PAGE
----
There is certainly a lot more to say here, but this should give a first overview and make clear that a variety of requirements needs to be fulfilled.
Logging vs. Monitoring vs. Management
One way how to look at the above line is that it describes a hierarchy of aspects that built upon each other: A set of log entries allows me to monitor my application; and monitoring is the basis for management. So logging is indeed a very important step for a smooth, efficient and compliant operation of my organization. The more you move towards the higher-level facets, the more important it is to abstract from the single, raw “event” and see the bigger picture. What also becomes important is correlation of events. Perhaps my application becomes less stable whenever database response times exceed a certain threshold. And Cloud Computing will certainly add something here, too.
Most developers think of logging as an unloved necessity. But why is that? In my post about Asynchronous Communication I made the point that poor tooling does not make a pattern bad, it is just poor tooling. Likewise, I think many people simply don’t have the proper tools for logging. Last year, while developing a small system management component, I conducted a small experiment on myself. Instead of hard-coding log messages I went the extra mile and wrote my own message catalog. The result is that my (implicit) workflow has changed. Whenever an additional log statement is needed, I now only have to do the following:
- Check the message catalog for a message I can re-use; if yes I’m done already (and perhaps have to wire in some parameters).
- If a new message is needed I need to decide on a new key. This should be done with some confidence that I don’t need to change it later (although this would already be much easier than plain text).
- Also a message and log level need to be chosen for the key. Those can both be done in a pretty quick-and-dirty approach, since changing them later in the catalog file is easy.
At first this may sound more complex than just putting in a plain text statement. But when putting everything directly into the code, all these things must be chosen with careful consideration because changing them later is much more effort. This distracts me a great deal, since coming up with a good log message and the appropriate log level is often far from trivial. While my initial rational for the message catalog had mainly been automated log file watching, this ease of development proved to be the real “killer” for me.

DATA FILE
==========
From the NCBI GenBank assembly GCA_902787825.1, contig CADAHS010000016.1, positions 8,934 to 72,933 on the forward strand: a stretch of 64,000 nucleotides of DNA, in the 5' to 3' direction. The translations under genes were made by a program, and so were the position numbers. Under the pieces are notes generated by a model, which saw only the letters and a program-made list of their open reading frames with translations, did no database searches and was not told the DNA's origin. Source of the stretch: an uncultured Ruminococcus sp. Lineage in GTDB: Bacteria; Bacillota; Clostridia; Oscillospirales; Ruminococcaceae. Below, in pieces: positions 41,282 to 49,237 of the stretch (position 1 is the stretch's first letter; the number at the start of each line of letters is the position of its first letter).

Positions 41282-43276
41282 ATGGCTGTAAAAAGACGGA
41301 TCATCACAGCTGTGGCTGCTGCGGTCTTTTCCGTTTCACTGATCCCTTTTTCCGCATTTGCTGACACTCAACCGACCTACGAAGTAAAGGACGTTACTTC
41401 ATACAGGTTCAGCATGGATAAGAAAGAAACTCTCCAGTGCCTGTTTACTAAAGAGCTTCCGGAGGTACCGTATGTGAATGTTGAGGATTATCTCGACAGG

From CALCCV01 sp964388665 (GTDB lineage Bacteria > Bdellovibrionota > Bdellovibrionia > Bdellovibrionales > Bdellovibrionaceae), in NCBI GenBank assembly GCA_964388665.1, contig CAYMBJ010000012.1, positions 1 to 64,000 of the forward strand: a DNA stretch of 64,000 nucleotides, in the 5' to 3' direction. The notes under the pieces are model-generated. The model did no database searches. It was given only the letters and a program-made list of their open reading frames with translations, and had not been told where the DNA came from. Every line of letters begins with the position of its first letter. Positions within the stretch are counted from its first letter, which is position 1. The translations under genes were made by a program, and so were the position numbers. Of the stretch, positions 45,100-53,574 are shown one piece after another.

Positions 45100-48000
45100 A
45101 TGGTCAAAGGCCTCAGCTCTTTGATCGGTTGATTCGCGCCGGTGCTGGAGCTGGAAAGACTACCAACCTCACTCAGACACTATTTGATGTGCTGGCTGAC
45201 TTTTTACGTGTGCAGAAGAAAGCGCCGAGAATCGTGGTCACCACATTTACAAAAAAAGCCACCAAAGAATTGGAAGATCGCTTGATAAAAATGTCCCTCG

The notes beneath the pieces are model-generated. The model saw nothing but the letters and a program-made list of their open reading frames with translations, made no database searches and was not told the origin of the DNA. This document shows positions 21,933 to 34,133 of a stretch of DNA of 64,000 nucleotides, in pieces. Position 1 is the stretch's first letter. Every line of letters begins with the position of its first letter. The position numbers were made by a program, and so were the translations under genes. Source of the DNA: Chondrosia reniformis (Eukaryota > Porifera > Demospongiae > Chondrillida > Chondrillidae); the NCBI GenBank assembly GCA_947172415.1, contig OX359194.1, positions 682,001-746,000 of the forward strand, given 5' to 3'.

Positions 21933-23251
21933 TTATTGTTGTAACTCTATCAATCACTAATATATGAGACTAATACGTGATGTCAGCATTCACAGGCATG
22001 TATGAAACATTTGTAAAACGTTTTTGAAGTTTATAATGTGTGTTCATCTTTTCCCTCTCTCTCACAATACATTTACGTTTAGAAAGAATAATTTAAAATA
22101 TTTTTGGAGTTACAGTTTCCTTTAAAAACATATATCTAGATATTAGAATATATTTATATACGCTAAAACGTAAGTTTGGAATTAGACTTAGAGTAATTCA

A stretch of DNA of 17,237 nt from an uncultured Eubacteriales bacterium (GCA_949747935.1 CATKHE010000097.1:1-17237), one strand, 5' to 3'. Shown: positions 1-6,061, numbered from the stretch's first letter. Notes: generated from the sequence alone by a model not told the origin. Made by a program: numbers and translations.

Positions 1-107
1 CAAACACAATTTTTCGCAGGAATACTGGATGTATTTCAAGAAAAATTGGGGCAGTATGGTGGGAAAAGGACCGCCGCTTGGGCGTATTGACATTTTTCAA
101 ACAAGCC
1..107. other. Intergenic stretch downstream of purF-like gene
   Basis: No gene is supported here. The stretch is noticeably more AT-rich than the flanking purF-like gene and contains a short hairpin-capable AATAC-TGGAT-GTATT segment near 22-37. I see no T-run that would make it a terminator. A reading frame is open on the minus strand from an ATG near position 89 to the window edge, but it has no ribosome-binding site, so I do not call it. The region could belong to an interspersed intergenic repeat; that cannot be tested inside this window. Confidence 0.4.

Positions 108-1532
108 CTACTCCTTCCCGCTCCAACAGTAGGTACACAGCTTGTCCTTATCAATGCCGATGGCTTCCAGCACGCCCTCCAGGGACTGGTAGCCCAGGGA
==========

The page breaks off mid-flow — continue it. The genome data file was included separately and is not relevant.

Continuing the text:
Recently, a few colleagues and I had a very interesting discussion about what should go into a Version Control System (VCS) and what should not. In particular we were arguing as to whether things like documents or project plans should go in. Here are a few things that I came up with in that context.
I guess the usage of VCS (and other repositories) somehow comes down to a few general desires (aka use-cases):
- Single source of truth
- History/time machine
- Automation of builds etc.
In today’s world with its many different repositories you can either go for a mix (best-of-breed) or the lowest common denominator which is usually the VCS. So what’s stopping people from doing it properly (=best of breed)?
- Lack of conceptual understanding:
- Most people involved in those kinds of discussion usually come from a (Java) development background. So there is a “natural” tendency to think VCS. What this leaves out is that other repositories, which are often DB-based, offer additional capabilities. In particular there are all sorts of cross checks and other constraints which are being enforced. Also, given their underlying architecture, they are usually easier to integrate with in therms of process-driven approaches.
- Non-technical folks are mostly used to do versioning-by-filename and require education to see the need for more.
- Lack of repository integration: Interdependent artefacts spread over multiple repositories require interaction, esp. synchronisation. Unless some kind of standard has emerged, it is a tedious task to do custom development for these kinds of interfaces. Interestingly, this goes back to my post about ALM needing middleware.
- Different repositories have clients working fundamentally differently, both in terms of UI and underlying workflow (the latter is less obvious but far-reaching in consequence). Trying to understand all this is really hard. BTW: This already starts with different VCS! As an example just compare SVN, TFS and Git (complexity increasing in that order, too) and have “fun”.
- Lack of process: Multiple repositories asking for interaction between themselves also means that there is, at least implicitly, a process behind all this. Admittedly, there is also a process behind a VCS-only approach, but it’s less obvious and its evolvement often ad-hoc in nature. With multiple repositories a more coordinated approach is required to the process development, also because often this means crossing organisational boundaries.
Overall, this means that there is considerable work to be done in this area. I will continue to post my ideas here and look forward to your comments!